The West Coast connects to the world through its ports. Ships have been the economic lifeblood of the West Coast since the early 19th century, and the ports where goods and people move from water to land and from land to water have keyed important parts of the the history of this region.
Special section on the 1934 strike includes a film, a slide show, scores of photographs, digital copies of the Waterfront Worker and over 600 news articles, and a detailed narrative history.
Harry Bridges Videos: Founder and ILWU president Harry Bridges was one of the outstanding labor leaders of the 20th Century. Here are videos from two different decades, a 1950 newsreel and his 1986 Local 23 speech commemorating the 100th anniversary of longshore unionism in Tacoma.
Leaders of the Cannery Workers and Farm Laborers union photographed in 1934. Two years later President Virgil Duyungan (left) was assassinated. See Cannery Workers and their Unions.
The Waterfront Workers History Project explores this vital history, focusing on the men and women who have worked in the ports, the inland waterways, the fisheries, canneries, and other waterfront industries of California, Oregon, Washington, British Columbia, and Alaska. Strikes and struggles for workplace rights have been part of that history and waterfront workers have created some of the most influential labor unions anywhere, including the International Longshore and Warehouse Union (ILWU).
This multimedia website includes several short films and video oral histories. Here are hundreds of rare photographs and important documents, an online archive of union publications. The site is organized by industry, with separate sections for longshore workers, maritime workers, cannery workers, shipyard, and fishing workers. In addition there is a special section on Harry Bridges and one on the 1934 coastwide longshore strike. Finally, we are pleased to recognize the work of historian Ron Magden, whose writings and collection of documents and photographs anchor this project.
Tour the Project
Included here is a complete digital collection of the Waterfront Worker, published from 1932-1936, courtesy of the ILWU Archives. In addition we have digitized more than 600 newspaper articles covering the 1934 Waterfront strike. You will also find important newspapers and documents from the Cannery Workers and Farm Laborers Union that began in 1933 and is now affiliated with the Inlandboatman's Union (ILWU).
Here you will find an important collection of videos, including a 20 minute film about the 1934 Longshore Strike with rare original footage of events in Seattle and Tacoma. Also watch several videos of Harry Bridges's newsreels and speeches.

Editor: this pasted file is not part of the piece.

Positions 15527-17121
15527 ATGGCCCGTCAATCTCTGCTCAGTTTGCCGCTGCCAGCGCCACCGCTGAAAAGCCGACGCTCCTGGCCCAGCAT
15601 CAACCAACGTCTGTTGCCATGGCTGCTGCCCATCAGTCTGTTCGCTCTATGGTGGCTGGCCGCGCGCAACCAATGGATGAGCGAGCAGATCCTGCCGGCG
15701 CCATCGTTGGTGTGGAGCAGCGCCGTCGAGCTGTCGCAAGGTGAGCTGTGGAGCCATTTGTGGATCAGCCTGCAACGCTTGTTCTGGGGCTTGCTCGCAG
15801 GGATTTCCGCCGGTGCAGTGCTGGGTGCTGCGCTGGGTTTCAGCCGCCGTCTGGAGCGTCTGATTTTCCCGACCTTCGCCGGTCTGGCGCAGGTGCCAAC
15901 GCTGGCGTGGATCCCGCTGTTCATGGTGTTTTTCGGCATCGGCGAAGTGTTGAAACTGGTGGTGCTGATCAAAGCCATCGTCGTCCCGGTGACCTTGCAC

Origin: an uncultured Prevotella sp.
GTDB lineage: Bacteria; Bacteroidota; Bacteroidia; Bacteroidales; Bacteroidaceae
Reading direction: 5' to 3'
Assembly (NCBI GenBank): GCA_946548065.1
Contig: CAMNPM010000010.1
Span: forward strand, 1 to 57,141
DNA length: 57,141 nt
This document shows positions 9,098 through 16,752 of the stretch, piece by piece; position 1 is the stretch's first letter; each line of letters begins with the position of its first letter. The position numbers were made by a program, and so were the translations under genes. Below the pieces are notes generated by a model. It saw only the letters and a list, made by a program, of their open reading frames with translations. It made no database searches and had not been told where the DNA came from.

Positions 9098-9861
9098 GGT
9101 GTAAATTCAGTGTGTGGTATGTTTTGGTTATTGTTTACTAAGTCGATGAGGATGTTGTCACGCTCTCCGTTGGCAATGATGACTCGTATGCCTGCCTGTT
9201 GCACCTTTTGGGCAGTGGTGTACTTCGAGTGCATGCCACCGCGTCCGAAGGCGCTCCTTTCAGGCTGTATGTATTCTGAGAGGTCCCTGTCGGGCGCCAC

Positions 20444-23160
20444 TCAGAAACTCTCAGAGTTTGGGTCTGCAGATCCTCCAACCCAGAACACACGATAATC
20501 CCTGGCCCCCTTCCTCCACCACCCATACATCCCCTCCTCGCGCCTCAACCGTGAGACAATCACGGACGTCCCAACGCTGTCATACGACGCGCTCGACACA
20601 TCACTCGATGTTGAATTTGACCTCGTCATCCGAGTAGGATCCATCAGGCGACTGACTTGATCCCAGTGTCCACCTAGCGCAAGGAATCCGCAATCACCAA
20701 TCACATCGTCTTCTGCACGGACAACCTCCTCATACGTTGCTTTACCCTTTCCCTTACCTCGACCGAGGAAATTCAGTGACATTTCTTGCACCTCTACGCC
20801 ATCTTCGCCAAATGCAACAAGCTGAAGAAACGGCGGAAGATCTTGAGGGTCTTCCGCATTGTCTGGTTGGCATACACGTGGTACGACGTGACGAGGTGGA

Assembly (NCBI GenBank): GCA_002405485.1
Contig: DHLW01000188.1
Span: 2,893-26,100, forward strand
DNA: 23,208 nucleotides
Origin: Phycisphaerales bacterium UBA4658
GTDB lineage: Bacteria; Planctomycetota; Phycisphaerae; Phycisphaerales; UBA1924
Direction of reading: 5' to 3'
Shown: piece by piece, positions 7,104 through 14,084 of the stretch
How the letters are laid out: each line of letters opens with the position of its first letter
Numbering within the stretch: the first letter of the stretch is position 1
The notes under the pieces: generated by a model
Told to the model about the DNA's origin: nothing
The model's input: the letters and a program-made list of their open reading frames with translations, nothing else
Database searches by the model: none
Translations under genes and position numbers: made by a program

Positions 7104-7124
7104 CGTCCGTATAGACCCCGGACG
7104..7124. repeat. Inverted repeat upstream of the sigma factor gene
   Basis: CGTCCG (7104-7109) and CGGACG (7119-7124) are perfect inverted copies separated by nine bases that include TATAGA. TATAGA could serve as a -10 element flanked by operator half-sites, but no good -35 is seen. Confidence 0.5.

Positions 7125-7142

Watch brief videos of Nikki Bridges, Martin Jugum, Judge Jack Tanner, Jean Gundlach, and others.
For more than forty years, historian Ronald Magden has documented the history of waterfront workers in the Puget Sound area. His books, oral histories, and and collection of irreplaceable union records make this project possible. Here is a video interview with Ronald Magden, a guide to his collections, and digital copies of many of his books, articles, photographs, and films.
This special section features films, interviews, photos, documents, and a detailed history of the 1934 strike that won the waterfront and lead to the formation of the ILWU.
Fish processing and canning have been key West Coast industries since the middle of the 19th Century. The first enduring attempt to unionize the industry began in the 1930s and was led by Filipino workers. This unit explores the history of the cannery union activism and the Filipino-American community. Here are video oral histories with activists of two different generations, research essays that detail the history of the union, and several collections of rare photographs, documents, and digitized newspapers.
Featured research reports
|The 1948 West Coast Maritime Strike:
Solidifying the ILWU
by Ashley Lindsey
The 1948 strike was a surprising victory for the ILWU. Defying the Taft-Harley Act and the red-baiting strategy of employers, the union secured its future. This award winning article is the most complete account of the strike.
This prize winning five-part study details the history of the CIO union that organized fishermen and cannery workers from Alaska to San Diego. By the late 1940s IFAWA represented over a third of the West Coast workforce. It was the largest and most successful fisherman’s union in American history.
At the intersection of land and sea is the hard and critical work of longshoring. In this section you will find historic photos and video of longshore work and workers, a timeline and interactive map, special sections on ILWU president Harry Bridges and the 1934 Strike, and links to related organizations and institutions.
Sailors and other seafaring workers built some of the earliest unions on the West Coast. Here are historic photos and short articles about the Sailors Union of the Pacific, Marine Cooks and Stewards, and Marine Engineers Benevolent Association.
The West Coast fishing industry has a lore all its own. Fishermen from Alaska to southern California brave dangerous waters and often have to fight for basic employment rights. Fishermen created a variety of associations and unions, including the International Fisherman and Allied Workers Union (CIO) .
This special section hosts links and resources about rank and file leader and ILWU president Harry Bridges. Here you will find historic footage of Bridges as well as later interviews with him and lifelong colleagues, a collection of photographs, and a brief biography of one of the most important labor leaders in US history.
An annotated guide to printed and web resources for learning about waterfront workers history.
Learn more about the Waterfront Workers History Project, its staff and contributors. Here is also copyright information.